Factors in HIV/AIDS transmission in sub-Saharan Africa
Givans K. Ateka1
At the end of 2000, over 70% of the 36 million people living with HIV/AIDS were in sub-Saharan Africa and 16% in South-East Asia, while the rest of the world accounted for less than 14% (AIDS epidemic update: December 2000, UNAIDS/WHO, 2000). Close to 80% of resources targeted for HIV/AIDS-related expenditure are utilized in regions accounting for less than 5% of the pandemic. A look at some of the factors that facilitate the spread of HIV/AIDS in Africa may be useful, as they help to explain the uneven distribution of the pandemic.
The sub-Saharan African region is plagued with incessant armed conflicts: Angola, Democratic Republic of the Congo, Lesotho, Rwanda, Sierra Leone the list is not exhaustive but it captures the essence of what has become the typical African story. In situations of conflict, the risk of sexual violence increases dramatically. There are large numbers of mobile, vulnerable and unaccompanied women who become easy prey for rapists (Gender and the HIV epidemic. Men and the HIV epidemic, UNDP, 1999). Children who survive wars often end up as orphans with no skills to face the challenges in life. Prostitution becomes the most likely way out, particularly for girls, and the vicious cycle of HIV/AIDS spread is thus perpetuated.
Many young girls are forced into prostitution because of poverty. In addition to lacking basic resources, extreme poverty dehumanizes the individual to a point where issues of self-esteem and morality become secondary. In a sociocultural study on factors fuelling the spread of HIV/AIDS in Lesotho conducted in 1998, prostitutes interviewed stated that whereas a clerk earns SAR 500 (US$ 70) per month, they can earn that much in a weekend (Otti PN, Rasekoai M. Factors influencing the spread of HIV/AIDS in Lesotho, 1998).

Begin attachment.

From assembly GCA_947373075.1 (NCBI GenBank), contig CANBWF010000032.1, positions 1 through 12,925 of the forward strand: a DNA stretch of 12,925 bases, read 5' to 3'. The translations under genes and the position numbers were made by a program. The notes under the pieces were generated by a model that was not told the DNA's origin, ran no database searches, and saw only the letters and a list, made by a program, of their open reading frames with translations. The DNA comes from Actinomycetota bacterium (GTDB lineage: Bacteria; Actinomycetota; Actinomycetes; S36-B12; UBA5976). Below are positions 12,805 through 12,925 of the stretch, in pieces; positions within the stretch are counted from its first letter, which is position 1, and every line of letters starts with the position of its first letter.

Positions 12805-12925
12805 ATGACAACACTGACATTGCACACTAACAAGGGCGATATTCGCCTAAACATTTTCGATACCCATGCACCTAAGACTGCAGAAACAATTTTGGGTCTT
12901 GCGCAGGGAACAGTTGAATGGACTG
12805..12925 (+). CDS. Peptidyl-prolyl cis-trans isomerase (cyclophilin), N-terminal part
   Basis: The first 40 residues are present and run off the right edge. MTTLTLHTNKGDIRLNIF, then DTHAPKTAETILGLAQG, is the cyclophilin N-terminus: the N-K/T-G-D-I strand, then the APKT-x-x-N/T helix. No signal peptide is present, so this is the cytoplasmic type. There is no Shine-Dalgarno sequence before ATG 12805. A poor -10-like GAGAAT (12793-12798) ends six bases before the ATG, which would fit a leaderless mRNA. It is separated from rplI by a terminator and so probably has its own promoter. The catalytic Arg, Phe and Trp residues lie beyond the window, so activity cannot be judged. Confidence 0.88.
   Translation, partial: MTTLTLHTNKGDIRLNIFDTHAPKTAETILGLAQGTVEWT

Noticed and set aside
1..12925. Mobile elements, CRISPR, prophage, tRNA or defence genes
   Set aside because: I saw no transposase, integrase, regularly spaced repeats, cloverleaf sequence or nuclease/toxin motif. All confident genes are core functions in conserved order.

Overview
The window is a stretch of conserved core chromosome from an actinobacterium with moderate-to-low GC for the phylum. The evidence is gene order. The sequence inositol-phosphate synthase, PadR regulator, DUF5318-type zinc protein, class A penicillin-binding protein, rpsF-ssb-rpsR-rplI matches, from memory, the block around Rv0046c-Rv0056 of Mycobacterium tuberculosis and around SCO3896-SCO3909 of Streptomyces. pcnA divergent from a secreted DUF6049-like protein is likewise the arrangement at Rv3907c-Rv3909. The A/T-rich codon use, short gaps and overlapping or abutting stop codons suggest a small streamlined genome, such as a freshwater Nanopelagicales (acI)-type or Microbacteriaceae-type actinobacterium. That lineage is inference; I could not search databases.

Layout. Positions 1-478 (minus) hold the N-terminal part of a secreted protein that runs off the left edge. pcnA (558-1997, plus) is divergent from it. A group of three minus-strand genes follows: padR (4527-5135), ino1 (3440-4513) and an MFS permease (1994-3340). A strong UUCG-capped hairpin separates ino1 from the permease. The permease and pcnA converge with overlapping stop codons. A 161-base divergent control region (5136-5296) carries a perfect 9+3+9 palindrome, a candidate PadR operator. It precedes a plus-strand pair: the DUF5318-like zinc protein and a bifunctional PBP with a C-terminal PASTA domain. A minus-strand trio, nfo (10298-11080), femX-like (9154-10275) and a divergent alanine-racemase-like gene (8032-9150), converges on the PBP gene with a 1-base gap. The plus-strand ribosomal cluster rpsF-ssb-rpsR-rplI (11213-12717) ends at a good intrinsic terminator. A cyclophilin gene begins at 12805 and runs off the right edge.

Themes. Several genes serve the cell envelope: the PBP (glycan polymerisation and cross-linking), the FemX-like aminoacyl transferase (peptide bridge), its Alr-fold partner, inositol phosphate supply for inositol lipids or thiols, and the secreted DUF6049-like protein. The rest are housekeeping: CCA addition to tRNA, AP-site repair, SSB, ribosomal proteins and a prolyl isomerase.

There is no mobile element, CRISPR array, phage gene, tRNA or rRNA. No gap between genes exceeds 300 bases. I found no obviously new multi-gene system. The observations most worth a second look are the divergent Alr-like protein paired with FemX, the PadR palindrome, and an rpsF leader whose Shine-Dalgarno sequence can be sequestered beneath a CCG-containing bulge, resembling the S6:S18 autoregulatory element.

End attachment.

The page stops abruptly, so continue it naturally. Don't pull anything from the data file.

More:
Most developing countries are still busy with awareness campaigns to convince people that HIV/AIDS is a reality. A large number of people claim never to have seen an AIDS patient even as they bury friends and relatives who have died from AIDS- related diseases. What is termed denial may be simply misunderstanding imposed by lack of education. Basic, primary school education is a necessity that must be accorded the priority of a fundamental human right. To an illiterate person, immunosuppression is an incomprehensible concept. The myriad diseases which eventually cause death among AIDS patients do not make the situation any clearer. The perception is that if one person dies of chronic diarrhoea, another of cough, and yet another of meningitis they could not possibly have suffered from the same condition.
Behavioural change is essential too. Fidelity is not a virtue among African men, and it is estimated that between 60% and 80% of women currently infected with HIV in sub-Saharan Africa have had only one sexual partner (Gender and the HIV epidemic. Dying of sadness: gender sexual violence and the HIV epidemic, UNDP, 1999). In East Africa, Masai men who were circumcised at the same time share everything, including their wives. All that is required is for the visiting comrade to put his spear outside the targeted hut to announce his presence and he is entitled to the same conjugal rights as the husband.
A number of determinants fuelling the spread of HIV/AIDS in sub-Saharan Africa have been highlighted, and focused research could unearth a lot more. The next step would involve putting in place interventions that target the determinants. Such interventions would necessarily be long-term and costly, but nevertheless a reasonable option since short-term solutions do not seem to work in the face of this chronic epidemic.
With the establishment of an international fund spearheaded by the UN Secretary General, this strategy is feasible. The expectation is that the fund will be administered on the principle of "from each according to ability and to each according to need". After all, it is our common heritage that is being decimated.
Ref. No. 01-1292